However, in my assessment there are strengths and weaknesses in both sides’ biblical interpretation. The traditional view states that every scriptural reference to homosexual practice is negative (quite true), but those campaigning for change say that these reflect particular circumstances, such as abusive relationships and gay prostitution (as in the unusual Greek words used by Paul in 1 Corinthians), and that none of them reflects the contemporary notion of committed homosexual relationships.
I have to say I think that’s (only) partly right. For example, go to a moving website such as Reluctant Journey, run by George Hopper, an elderly Methodist Local Preacher who became persuaded of the case for change, and who has sought to become a Christian friend to gay people. In his analysis of the biblical material, he argues that the centurion’s servant who was healed by Jesus was most likely his master’s gay partner. That suggests some level of commitment, and therefore unwittingly contradicts the pro-gay stance.
At this point my personality traits kick in, hoping to resolve the problem, but they don’t help. You see, I’m one who goes for the wood not the trees, the big picture not the fine details – I’m ‘N’ not ‘S’ in Myers Briggs terms. So rather than get caught up in atomistic discussions of individual verses or even words, I ask where the overall trajectory is leading us. Even then I can’t resolve it. The foundational principle for the biblical discussion in both Jesus and Paul is Genesis 2:24, which grounds everything in heterosexual terms:
For this reason a man will leave his father and his mother and be united to his wife, and they will become one flesh.
On the other hand, Jesus – who makes no comments about homosexuality – shows radical inclusion to social outcasts. You could argue it either way. Perhaps what we need is for people from both groups to sit down together rather than throw theological grenades.
I suspect science is becoming less relevant to the debate. Every now and again the media will publicise some story about a scientific basis for sexual orientation. This seems to have some populist appeal on the naïve ‘If it’s scientific it must be true’ basis. None of these has ever convinced traditionalists. A doctrine of original sin is usually deployed to this effect. Moreover, as the American Baptist theologian Roger Olson recently argued that a scientific ‘is’ doesn’t make for a behavioural ‘ought’.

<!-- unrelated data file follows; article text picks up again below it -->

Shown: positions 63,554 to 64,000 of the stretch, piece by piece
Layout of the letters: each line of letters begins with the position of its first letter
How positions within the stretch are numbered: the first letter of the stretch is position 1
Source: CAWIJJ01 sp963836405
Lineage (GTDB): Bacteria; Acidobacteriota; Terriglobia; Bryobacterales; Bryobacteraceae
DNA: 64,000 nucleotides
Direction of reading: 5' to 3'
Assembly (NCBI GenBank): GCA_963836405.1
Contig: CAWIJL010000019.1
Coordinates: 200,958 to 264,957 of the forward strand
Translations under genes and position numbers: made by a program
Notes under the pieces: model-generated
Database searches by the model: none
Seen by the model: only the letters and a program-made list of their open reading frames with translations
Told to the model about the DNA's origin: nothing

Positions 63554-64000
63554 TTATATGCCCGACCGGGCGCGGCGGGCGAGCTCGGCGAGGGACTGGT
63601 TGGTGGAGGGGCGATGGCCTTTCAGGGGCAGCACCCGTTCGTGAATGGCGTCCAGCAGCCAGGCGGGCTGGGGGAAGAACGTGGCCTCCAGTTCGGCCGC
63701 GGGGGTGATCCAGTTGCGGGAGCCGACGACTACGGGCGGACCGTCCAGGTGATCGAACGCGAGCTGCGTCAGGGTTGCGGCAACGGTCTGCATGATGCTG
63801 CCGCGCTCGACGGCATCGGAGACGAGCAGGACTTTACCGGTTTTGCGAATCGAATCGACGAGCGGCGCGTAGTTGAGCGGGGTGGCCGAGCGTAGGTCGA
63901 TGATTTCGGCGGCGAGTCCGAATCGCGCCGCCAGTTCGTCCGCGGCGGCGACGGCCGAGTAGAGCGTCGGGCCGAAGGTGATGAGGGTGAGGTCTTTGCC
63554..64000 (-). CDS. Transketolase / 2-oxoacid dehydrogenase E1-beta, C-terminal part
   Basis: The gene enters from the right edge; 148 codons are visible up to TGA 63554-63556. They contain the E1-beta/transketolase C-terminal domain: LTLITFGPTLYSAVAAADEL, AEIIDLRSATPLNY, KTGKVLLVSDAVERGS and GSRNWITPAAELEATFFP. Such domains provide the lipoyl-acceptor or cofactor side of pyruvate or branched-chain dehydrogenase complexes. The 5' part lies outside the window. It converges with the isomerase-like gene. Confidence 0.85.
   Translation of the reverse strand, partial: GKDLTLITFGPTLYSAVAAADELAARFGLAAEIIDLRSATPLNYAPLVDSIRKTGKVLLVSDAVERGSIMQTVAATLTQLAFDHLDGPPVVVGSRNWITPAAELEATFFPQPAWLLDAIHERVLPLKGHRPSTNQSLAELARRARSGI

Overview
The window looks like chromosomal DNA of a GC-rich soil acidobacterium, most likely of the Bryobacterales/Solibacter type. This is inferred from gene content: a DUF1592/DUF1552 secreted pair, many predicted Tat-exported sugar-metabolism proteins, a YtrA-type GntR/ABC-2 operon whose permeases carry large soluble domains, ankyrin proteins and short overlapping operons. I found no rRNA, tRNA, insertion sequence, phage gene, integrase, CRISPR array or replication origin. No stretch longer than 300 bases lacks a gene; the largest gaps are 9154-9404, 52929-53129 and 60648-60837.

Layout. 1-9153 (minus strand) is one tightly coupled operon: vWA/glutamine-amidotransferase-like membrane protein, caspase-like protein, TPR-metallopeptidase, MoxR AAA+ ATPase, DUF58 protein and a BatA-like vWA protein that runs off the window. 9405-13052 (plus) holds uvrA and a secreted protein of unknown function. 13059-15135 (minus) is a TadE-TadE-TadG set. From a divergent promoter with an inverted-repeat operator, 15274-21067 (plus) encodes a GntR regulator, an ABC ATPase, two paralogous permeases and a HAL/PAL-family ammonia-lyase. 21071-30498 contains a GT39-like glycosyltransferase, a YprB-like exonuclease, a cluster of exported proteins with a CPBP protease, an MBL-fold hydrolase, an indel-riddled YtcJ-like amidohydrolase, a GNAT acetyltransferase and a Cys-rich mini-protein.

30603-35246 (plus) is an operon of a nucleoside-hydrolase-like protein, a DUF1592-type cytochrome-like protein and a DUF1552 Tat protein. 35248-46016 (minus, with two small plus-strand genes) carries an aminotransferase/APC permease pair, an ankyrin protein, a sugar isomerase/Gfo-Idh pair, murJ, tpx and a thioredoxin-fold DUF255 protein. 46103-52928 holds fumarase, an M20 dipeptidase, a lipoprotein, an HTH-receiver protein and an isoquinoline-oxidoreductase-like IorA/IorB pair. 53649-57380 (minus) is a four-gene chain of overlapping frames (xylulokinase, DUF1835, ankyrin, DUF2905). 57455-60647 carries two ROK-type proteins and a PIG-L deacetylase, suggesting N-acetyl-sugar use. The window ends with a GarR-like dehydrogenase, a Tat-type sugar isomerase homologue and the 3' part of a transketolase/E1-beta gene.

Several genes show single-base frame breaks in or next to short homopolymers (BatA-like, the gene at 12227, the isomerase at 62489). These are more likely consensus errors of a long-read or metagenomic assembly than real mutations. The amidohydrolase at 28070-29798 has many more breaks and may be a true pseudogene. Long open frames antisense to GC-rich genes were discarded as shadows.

Until recently such scientific evidence has been used in support of gay rights.
However now even such a vocal campaigner as Peter Tatchell has admitted that the evidence is rather more fluid. I think I am right in saying (but have not found the link) to say that his line has become ‘Never mind science, this is a human right’. Please either correct me if I am wrong or let me know where he said this.
All of which makes some of the arguments over Anglican Mainstream’s use of controversial psychiatrists to oppose homosexuality rather irrelevant. And besides, even if they were to host a conference with a psychiatrist whose reputation could not be argued to be tarnished by their opponents, essentially their position in using psychiatry seems to be that homosexual orientation is a disorder. If it is, then it is a medical issue, not a moral one.
So what is the basis for deciding what’s right and wrong in sexuality? What it all comes down to is, ‘How do we know that we know?’ In other words, to give it its technical word, epistemology, that is, the study of knowledge.
The traditional view takes the teaching of Scripture and makes the case I have described. Those seeking change used to put human reason more highly but that is now vulnerable. Some of the argument in the church is about differing interpretations of Scripture, particularly about which of the diverse elements of the Bible take priority, as well as the questions of translation and context.